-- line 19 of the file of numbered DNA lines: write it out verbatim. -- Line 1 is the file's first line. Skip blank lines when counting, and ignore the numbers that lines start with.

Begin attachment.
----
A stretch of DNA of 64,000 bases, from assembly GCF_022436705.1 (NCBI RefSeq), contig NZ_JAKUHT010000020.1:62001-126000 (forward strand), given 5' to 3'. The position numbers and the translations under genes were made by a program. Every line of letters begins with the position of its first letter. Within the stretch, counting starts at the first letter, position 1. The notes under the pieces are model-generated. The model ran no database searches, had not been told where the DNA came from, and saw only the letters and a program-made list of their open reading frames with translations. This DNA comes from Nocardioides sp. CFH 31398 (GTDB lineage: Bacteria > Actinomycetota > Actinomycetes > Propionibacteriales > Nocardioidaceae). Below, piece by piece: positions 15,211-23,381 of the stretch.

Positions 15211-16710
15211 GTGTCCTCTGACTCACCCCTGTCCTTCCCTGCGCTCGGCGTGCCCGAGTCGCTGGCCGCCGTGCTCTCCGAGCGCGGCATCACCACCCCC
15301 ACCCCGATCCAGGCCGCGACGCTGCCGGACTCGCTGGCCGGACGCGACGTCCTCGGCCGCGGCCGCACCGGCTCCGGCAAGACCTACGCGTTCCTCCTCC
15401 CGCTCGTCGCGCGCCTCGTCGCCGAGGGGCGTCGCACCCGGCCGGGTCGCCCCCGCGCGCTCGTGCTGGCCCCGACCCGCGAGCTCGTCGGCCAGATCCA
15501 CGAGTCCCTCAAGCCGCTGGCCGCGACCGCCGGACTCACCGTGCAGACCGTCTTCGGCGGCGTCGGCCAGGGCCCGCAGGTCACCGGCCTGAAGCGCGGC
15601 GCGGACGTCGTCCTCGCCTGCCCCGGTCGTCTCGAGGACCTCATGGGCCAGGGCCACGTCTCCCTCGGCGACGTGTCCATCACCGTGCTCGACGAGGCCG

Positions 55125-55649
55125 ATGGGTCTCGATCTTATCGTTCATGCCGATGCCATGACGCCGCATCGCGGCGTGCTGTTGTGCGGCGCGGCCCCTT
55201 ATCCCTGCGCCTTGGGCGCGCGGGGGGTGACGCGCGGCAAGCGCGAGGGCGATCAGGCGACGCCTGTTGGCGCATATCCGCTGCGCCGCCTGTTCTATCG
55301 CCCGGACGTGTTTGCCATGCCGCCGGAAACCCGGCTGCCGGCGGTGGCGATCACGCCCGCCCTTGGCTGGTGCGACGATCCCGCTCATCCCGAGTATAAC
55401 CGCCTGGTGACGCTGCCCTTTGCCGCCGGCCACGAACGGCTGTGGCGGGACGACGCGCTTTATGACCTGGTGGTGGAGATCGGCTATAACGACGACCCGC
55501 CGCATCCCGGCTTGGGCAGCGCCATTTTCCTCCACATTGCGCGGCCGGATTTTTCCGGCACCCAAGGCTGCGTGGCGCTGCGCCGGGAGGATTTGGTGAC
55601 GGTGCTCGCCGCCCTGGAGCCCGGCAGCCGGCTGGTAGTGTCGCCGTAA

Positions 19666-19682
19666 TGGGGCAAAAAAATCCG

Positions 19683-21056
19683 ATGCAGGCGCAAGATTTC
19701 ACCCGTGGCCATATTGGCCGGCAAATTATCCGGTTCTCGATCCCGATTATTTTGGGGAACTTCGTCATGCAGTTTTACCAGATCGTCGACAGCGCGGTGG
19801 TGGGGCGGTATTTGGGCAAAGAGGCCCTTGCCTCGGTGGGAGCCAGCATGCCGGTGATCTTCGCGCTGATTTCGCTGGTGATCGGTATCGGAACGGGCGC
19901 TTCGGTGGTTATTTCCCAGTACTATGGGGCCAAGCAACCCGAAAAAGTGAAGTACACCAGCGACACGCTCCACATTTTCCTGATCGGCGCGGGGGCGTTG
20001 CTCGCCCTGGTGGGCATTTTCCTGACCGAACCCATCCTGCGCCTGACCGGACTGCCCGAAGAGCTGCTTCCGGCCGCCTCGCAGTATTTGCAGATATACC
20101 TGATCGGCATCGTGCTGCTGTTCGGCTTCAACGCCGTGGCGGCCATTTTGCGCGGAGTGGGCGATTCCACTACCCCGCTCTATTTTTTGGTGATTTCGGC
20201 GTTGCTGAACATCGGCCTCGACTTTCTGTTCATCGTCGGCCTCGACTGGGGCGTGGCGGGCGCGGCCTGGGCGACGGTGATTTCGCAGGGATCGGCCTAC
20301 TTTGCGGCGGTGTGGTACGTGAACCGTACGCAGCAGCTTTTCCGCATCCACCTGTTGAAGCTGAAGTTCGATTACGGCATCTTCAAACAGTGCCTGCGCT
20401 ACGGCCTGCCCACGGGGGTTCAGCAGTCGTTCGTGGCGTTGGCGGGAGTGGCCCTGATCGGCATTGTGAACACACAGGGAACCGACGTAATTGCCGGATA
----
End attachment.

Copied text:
19701 ACCCGTGGCCATATTGGCCGGCAAATTATCCGGTTCTCGATCCCGATTATTTTGGGGAACTTCGTCATGCAGTTTTACCAGATCGTCGACAGCGCGGTGG